Why buy floorstanding bath taps?
There are lots of choices when it comes to buying bath taps. However, if you are buying a freestanding bath, your choice is generally narrowed to wall-mounted taps or floorstanding taps. Whatever the style of your bathroom, whether traditional or contemporary, floorstanding taps will give the room a smart, hotel appeal.
Which taps to buy to complement the bath?
If you are buying a contemporary freestanding bath, shop for angular, modern-looking taps; traditional roll top baths are better matched to bath taps with a period feel, so look for fittings with curves and character.
Where possible, try to choose taps that are in proportion to the size of your bath, and before you buy floorstanding taps, ensure the bath you are buying comes without tap holes.
Choose the right finish for your taps, too. Shiny chrome will suit both contemporary and traditional baths. Brushed, matt or satin chrome taps are better for modern bathrooms. Antique-style brass taps are more suited to period-style bathrooms.
Which type of floorstanding taps to buy?
Floorstanding taps come in a range of combinations: mixer taps; dual flow; monobloc; shower mixer and pull-out spray mixers. Here are the differences:
Mixer taps have two handles but combine hot and cold water in the spout of the tap making them a good choice for families because temperature can be easily controlled. These can be both contemporary and traditional in style. Generally need quite good water pressure to function well.
Shower mixer taps work like mixers with the addition of a showerhead that either sits over the taps like an old-fashioned phone or, for a more contemporary feel, is attached by a bracket to the side of the tap. An ideal choice if you don’t have a separate shower, it also makes the bath easier to clean and rinse out.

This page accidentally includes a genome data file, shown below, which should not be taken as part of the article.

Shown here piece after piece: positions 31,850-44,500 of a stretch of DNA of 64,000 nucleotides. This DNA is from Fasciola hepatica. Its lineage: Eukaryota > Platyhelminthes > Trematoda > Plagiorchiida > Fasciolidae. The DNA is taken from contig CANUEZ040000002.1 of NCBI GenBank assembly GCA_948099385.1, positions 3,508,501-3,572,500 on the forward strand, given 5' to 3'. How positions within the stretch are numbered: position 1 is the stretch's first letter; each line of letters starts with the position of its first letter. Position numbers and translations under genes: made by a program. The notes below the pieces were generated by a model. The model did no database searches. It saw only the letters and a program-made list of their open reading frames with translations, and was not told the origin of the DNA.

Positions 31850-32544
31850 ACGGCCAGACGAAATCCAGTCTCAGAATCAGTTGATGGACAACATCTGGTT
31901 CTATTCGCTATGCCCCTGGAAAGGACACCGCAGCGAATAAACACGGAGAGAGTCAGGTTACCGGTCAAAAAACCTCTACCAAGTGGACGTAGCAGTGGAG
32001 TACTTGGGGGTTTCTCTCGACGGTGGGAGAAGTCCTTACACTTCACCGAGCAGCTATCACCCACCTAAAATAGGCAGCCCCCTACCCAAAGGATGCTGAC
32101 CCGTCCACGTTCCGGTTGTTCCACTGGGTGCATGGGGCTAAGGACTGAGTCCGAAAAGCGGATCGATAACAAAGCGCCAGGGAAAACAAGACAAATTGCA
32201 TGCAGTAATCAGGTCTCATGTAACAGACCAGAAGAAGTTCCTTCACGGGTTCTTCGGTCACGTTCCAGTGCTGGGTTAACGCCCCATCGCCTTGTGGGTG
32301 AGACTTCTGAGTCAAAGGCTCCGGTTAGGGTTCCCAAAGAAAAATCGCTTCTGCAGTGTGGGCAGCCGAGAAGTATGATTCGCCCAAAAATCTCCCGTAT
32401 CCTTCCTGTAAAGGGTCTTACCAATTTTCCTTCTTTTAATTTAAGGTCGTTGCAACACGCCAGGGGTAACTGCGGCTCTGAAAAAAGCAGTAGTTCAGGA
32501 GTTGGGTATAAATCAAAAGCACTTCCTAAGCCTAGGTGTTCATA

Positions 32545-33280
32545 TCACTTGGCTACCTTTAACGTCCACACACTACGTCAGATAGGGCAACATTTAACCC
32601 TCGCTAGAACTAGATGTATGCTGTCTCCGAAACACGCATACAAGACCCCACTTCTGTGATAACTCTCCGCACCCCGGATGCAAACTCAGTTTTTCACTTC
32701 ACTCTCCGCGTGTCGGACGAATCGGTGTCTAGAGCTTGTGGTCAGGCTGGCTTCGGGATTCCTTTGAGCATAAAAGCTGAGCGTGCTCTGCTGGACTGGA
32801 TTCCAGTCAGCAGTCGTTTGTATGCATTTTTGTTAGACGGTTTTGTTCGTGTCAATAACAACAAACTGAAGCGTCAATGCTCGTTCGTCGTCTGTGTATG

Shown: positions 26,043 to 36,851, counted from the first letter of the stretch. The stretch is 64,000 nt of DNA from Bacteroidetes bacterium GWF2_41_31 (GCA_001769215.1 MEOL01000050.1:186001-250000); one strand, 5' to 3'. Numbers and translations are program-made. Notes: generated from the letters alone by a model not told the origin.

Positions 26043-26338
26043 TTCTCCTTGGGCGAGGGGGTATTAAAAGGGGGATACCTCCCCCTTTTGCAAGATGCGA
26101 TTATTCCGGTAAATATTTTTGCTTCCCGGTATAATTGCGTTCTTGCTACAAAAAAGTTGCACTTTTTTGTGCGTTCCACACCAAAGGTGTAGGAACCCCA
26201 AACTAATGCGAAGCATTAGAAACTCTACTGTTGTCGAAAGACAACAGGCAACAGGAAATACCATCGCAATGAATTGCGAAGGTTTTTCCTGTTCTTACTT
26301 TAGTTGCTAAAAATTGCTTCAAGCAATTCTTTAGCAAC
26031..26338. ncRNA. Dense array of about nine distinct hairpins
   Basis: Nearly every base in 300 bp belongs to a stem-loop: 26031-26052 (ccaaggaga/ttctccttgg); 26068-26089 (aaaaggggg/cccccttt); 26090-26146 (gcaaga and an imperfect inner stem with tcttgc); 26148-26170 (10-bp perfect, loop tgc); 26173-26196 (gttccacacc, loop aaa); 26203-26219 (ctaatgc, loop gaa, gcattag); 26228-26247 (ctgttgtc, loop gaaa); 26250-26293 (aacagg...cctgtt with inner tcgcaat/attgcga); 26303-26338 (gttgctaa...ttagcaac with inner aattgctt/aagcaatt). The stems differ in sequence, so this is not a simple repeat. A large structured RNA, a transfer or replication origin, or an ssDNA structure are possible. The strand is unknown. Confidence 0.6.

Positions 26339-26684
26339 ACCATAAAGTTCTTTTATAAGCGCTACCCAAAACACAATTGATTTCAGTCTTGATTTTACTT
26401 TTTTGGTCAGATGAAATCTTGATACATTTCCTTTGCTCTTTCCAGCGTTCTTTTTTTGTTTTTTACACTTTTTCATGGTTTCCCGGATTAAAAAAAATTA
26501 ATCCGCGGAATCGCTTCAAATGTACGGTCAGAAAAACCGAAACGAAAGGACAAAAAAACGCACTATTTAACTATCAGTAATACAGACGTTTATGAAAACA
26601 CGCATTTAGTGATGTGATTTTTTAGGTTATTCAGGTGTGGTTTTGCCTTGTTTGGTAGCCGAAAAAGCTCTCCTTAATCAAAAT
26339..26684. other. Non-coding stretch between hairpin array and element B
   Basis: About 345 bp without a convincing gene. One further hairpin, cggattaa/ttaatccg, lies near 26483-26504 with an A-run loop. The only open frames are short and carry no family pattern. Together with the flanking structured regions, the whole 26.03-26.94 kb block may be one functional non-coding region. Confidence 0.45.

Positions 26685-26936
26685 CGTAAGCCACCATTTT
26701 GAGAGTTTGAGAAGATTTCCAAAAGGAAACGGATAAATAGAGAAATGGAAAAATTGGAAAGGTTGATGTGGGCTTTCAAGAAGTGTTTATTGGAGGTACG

Monobloc taps have a single handle but, like mixer taps, combine hot and cold water in the spout of the tap. These tend to be very contemporary in style. Water pressure of hot and cold feeds needs to be equal to function well.
Dual flow taps dispense water in a single flow, but keep hot and cold separate in the body of the tap. Consider these if you want the look of a mixer tap but have unequal hot and cold-water pressure.
Cleaning your bath taps
Floorstanding bath taps have lots of chrome on show, so bear in mind that they will show up splashes and smudges more quickly than wall-hung taps or pillar taps. The best way to clean your bath taps is to use warm soapy water, applied with a soft cloth, then rinsed off and dried with a clean, lint-free cloth. Abrasive cleaners will scratch and dull the chrome, so avoid these.
Checking your water pressure
Before you buy taps for your bathroom, check the product details carefully to ensure they will be suitable for your home’s water pressure. Not sure what yours is like? Here’s a rough guide:
Older properties that have not been updated recently probably have gravity fed systems. This means your drinking water will come from the mains, and there will be a cold-water tank (probably in the loft) and a hot water storage cylinder (in a bedroom, hallway or bathroom cupboard). If so, your system is likely to have low to medium pressure.
New homes or newly renovated homes are more likely to have high pressure hot and cold water supplies – in other words, the water flow will be equal and strong from all taps, both hot and cold, all over the house.
If in doubt, ask a local plumber for advice.